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Blog: Living Mighty Well

Two PICC Line Complications to Watch Out For

 PICC lines are a modern medical device that are commonly used for patients who are in need of intravenous therapy over a long period. Unlike standard IVs which can only be used for a short period of time and can cause damage or scarring to the veins after repeated insertions, a PICC line goes in once (with careful insertion) and can remain for as long as 12 months. Nurses and doctors today have a lot of experience with them, however, PICC lines have their own risks. With guidance and proper care, these can be minimized.

PICC Line Cover


Two PICC Line Complications to Watch Out For

We’ve talked about the complications for PICC lines in the past, but today let’s highlight the two more common and serious issues - blood clots and infections. Of the two, blood clots are more common, affecting 20% to 40% of patients. Infections are less common, with the risk being approximately 2%. These two deserve a little more attention, so let’s take a closer look.


Blood Clots

The most common risk when having a PICC line is a blood clot. When the PICC line is in use for a prolonged period of time, a clot can occur in the vein around the catheter. This clot, known as a thrombosis, can break off and travel around the body, and get caught in the veins and arteries and cause congestion in the area. This is known as an embolism.


How It Happens

The embolism slows down blood flow, causing ischemia – the cutting off of blood to a part of the body. The result is cyanosis, where oxygen is cut off from the body part, causing a bluish discoloration in the skin. It’s also possible for the thrombosis to travel into the lungs, causing a pulmonary embolism, a serious condition that can result in lung collapse and death.


How to Prevent it

Fortunately, the majority of blood clots are small - minor ones that are not a cause for concern. Your physician will monitor your PICC line weekly to check for any large blood clots. The actual risk for a serious blood clot is very low, and it’s something a doctor can detect with testing. If a clot is found, the PICC line will be removed and anticoagulant medication will be administered for one to two months to dissolve the blood clot.

What to Avoid

One precaution you may want to keep in mind is aspirin therapy. Aspirin interferes with your blood’s clotting action. There are cases of people who survived a heart attack or stroke due to taking aspirin after feeling the initial symptoms. Ask your doctor about it, but start a regimen only with a doctor’s supervision.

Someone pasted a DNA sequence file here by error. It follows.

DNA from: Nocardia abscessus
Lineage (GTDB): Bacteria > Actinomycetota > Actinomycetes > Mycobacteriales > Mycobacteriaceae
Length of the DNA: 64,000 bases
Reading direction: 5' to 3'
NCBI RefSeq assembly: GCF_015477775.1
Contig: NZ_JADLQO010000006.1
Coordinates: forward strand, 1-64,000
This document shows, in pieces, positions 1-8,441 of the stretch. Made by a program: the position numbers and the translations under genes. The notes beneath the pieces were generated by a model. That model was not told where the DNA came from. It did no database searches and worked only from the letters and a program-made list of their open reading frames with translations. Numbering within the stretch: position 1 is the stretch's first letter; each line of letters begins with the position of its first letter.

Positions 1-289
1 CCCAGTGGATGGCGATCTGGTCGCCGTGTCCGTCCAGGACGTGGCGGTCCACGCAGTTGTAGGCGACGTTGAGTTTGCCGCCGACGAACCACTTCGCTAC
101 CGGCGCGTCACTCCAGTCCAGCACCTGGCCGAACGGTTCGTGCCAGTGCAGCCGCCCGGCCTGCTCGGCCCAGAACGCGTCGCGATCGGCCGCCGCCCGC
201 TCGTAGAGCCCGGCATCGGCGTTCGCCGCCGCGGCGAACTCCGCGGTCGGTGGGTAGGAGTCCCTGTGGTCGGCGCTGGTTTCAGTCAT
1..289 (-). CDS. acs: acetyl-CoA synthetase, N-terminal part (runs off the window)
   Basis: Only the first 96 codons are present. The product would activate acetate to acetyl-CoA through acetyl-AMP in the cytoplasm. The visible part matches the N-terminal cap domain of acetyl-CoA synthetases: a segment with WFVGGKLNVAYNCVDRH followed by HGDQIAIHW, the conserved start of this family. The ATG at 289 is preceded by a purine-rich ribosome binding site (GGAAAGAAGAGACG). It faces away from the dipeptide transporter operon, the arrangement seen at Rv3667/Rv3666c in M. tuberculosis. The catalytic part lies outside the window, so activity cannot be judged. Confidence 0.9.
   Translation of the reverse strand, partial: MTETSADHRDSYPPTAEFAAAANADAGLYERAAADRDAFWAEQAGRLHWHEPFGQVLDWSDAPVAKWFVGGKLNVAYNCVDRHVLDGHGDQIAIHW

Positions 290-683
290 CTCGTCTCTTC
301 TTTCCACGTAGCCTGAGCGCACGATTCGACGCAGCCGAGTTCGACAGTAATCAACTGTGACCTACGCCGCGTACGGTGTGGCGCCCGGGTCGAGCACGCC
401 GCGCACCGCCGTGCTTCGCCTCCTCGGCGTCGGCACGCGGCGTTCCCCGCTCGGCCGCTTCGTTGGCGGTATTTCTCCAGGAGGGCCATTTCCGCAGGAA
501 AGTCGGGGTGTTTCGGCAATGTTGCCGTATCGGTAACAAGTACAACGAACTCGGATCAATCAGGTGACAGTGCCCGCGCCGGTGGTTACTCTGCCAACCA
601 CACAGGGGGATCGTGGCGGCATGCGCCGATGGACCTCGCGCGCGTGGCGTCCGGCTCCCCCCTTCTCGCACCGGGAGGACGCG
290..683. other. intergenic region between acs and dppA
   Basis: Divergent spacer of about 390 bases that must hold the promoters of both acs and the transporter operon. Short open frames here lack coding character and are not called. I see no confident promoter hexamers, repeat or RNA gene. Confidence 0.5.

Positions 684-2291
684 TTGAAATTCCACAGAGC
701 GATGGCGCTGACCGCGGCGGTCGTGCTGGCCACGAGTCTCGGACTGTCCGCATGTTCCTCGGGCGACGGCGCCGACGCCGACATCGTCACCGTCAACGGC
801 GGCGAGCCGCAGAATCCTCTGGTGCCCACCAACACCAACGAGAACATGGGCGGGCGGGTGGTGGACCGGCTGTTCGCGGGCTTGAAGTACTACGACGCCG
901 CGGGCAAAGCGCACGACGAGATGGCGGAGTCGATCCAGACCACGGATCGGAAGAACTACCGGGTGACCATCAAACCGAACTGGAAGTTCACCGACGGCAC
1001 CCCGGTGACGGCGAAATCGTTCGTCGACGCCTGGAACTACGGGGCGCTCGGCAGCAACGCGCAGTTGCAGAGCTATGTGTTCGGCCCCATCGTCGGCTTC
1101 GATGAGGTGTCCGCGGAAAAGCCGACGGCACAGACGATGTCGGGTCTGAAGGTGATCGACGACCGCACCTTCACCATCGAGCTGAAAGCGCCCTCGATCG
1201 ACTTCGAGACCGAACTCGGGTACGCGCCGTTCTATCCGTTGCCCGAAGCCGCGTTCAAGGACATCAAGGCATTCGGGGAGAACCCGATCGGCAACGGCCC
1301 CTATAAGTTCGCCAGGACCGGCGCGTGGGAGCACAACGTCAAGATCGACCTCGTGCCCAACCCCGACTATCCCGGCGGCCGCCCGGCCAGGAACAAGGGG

Although PICC lines are considered minimally invasive compared to other procedures such as central venous catheters, any point of insertion into the body through an incision is at risk for infection. Any infections that occur locally at the point of insertion tend to be mild and easily treatable, but more a more serious systemic infection known as bacteremia, or a blood infection, can occur if the bacteria gets into the bloodstream.


How It Happens

A bacteremia is a very serious condition and requires prompt medical attention. You’ll be onset with a sudden fever and chills. If left unchecked,  it will spread to the heart and other tissues, which can induce sepsis and eventually septic shock. On septic shock, multiple organs in the body shut down and blood pressure drops, leading to death.


How to Avoid

Avoiding a blood infection is the biggest concern, but it normally is only a risk when local infections are left alone and not treated. An infection itself is not likely to occur if the PICC line is kept clean and dry. A thrombosis from a blood clot can also lead to infection.

Health practitioners today have a lot of experience with PICC line insertion and have protocols in place to minimize the risk of infection, which includes proper hand hygiene, the use of disinfectants on the skin prior to insertion, and various sterile barriers. The next is regular and proper evaluation of the PICC line during your visits, and maintaining the cleanliness of the dressing.

What You Can Do

picc line cover to prevent picc line complications

The rest of the responsibility lies with the patient. The most important thing is to keep the dressing of the PICC dry. It cannot be wet at any time, whether while taking a shower or during a rain shower. Getting a PICC line cover  to keep your PICC line safe and secure is a must.

Wet dressings are a breeding ground for bacteria and raise the risk of infection significantly. If the dressing gets wet, visit your nurse or physician as soon as possible to have the line replaced. Also avoid touching the PICC valve or the dressing, as these should only be handled by a medical professional.


PICC Lines are here to help you

PICC lines are a great convenience and can be a huge help to your recovery process, but understanding the risks and knowing how to mitigate them is a huge part of keeping yourself healthy and safe. Read up on it and listen to your doctor, to help prevent any complications.


Got more questions about PICC lines?  Join us in our Friends in the Fight Group to connect with our community. 

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